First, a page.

Even though the book was published months ago, publicity has been a little slow due to COVID-19-related restrictions. She hopes to hold book signings before the end of 2021.

“I've been running Facebook ads. I also sent out postcards that have information on where to buy the book (with) a little synopsis of the book. I target businesses, especially Michigan local bookstores.”

Beauchamp’s social media and state-wide paranormal following has grown immensely as well.

“I have quite a decent following for the area that we're in, because I've been doing paranormal research investigations and all that for almost 12 years. I've done a lot of presentations through the library system and I've traveled a little bit up to Cheboygan, Caro, and Pinconning. So I haven't gone too far, but I've gone to different universities and libraries to do speeches. There's some people that have gone to all of them, so that's cool.”

The Bay City Central 2007 graduate has hopes of supporting local businesses with her royalties as well.

“I'm planning to donate a portion of my royalty checks to some of the places in the book that are in need of historical preservation,” she says. “If I have a platform, I want to be able to kind of use it for good. Most of the places in the book are either running off of donations or they're small businesses.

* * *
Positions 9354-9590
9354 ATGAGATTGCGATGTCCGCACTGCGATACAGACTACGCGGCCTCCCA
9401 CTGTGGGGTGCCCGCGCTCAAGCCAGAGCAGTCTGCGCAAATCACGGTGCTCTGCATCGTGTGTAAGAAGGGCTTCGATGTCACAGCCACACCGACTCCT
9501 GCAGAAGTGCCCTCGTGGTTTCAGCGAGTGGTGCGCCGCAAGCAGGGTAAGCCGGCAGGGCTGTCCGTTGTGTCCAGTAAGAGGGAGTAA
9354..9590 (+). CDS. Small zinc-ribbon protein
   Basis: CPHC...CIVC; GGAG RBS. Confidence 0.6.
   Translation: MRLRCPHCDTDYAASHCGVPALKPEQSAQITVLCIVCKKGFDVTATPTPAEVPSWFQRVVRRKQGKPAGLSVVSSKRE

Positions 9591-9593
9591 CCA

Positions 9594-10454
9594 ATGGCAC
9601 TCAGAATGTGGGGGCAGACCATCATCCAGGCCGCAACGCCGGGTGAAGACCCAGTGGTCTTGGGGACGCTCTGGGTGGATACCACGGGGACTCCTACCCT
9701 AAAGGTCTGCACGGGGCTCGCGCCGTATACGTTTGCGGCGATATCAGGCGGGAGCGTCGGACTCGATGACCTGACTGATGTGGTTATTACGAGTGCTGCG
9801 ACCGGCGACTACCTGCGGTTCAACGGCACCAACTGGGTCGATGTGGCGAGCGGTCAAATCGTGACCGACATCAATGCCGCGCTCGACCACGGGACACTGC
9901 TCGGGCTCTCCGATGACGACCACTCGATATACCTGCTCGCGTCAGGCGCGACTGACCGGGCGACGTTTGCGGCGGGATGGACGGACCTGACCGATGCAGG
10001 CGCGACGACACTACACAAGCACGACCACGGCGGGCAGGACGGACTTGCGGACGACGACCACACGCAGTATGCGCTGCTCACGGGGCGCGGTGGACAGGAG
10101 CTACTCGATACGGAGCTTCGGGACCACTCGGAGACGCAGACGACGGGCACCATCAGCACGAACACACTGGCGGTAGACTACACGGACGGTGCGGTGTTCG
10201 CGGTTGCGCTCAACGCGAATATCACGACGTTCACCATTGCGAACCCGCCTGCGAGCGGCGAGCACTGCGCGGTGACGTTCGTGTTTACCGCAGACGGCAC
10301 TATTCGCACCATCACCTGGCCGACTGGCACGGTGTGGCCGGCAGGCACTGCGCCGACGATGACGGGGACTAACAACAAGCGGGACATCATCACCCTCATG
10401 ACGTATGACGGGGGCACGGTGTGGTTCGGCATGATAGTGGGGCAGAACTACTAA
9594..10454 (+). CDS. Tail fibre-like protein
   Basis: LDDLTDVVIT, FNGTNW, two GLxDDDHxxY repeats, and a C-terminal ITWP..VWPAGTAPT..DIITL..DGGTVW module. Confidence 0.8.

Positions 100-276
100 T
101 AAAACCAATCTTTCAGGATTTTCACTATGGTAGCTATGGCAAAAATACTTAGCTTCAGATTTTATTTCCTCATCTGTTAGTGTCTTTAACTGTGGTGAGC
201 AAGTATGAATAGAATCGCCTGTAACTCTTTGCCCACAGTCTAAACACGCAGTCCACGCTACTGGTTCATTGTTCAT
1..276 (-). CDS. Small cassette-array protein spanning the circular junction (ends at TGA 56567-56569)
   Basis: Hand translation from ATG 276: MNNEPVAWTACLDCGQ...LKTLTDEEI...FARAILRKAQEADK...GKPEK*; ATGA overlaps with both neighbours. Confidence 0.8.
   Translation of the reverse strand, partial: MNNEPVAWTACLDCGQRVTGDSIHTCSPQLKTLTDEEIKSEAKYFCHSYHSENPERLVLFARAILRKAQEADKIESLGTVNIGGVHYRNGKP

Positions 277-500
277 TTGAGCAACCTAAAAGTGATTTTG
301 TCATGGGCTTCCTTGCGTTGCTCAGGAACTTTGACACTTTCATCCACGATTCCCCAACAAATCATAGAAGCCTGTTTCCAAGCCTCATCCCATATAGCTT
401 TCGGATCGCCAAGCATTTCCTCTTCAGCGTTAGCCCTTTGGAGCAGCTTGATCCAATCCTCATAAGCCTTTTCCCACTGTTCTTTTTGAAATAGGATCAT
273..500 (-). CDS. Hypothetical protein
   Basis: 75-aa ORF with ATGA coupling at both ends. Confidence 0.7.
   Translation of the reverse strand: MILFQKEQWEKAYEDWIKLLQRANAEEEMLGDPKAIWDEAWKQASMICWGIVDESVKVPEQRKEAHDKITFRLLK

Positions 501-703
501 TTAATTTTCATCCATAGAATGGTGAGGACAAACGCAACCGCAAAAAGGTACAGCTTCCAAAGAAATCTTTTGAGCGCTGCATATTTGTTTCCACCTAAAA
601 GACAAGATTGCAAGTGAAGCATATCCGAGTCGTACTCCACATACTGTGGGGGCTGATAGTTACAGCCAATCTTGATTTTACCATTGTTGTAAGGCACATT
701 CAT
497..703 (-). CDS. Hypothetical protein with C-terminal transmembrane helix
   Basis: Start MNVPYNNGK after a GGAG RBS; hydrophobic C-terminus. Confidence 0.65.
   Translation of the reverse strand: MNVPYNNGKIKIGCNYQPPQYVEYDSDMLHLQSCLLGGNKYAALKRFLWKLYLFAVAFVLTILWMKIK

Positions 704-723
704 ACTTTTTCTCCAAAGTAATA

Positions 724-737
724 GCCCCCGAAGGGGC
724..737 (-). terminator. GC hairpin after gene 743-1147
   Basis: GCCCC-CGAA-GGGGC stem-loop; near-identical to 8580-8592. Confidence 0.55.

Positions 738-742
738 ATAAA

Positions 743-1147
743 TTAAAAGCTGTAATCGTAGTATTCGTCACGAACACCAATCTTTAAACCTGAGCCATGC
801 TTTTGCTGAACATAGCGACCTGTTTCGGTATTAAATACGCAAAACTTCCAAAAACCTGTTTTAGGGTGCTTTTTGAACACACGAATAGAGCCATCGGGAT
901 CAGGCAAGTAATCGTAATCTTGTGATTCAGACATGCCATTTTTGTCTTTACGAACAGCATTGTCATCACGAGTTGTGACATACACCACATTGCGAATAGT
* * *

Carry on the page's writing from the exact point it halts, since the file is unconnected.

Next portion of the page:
“For example, the libraries don't have a lot of money coming into them. All of these people that are in the book (and) all these businesses consented to being in the book. They're OK with people going into their business and trying to have an experience. So it's totally non-exploitative, in any way, shape, or form. But especially now with everything COVID-19 did, these people more than ever before, need people to visit.”

For Beauchamp, she found elements of all the Bay City places enticing, yet the Historic Masonic Temple, 700 N. Madison Ave., remains a touchstone.
“All the locations in the book I love, but I guess the historic Masonic Temple is just one of those places that I just can't get over,” she says. “Like how beautiful and historical it still is. Just little elements of the building itself that kind of, when you step into it, take you back into like a different time. I think it's great that the book is garnering attention, because maybe more people visit not only Michigan, but Bay City, and give them the much-needed business. Hopefully they can flourish.”

What’s next?

“I'm sure that they would love it if I did another book,” laughs Beauchamp. “But I really want to do some kind of a collaborative project with someone else for my next thing. So I'm trying to put feelers out for another author in the paranormal or horror world that would be interested in working on something together.”

In the meantime, you just might catch her putting together a tour around town visiting her book stops.

“I'd absolutely love to also do some kind of a ghost tour thing around here,” she said. “I can't say for sure it's going to happen necessarily this year, but it is something that I am looking into and I really would like to do. I am thankful and humbled at the support and positive response for my book by the community.”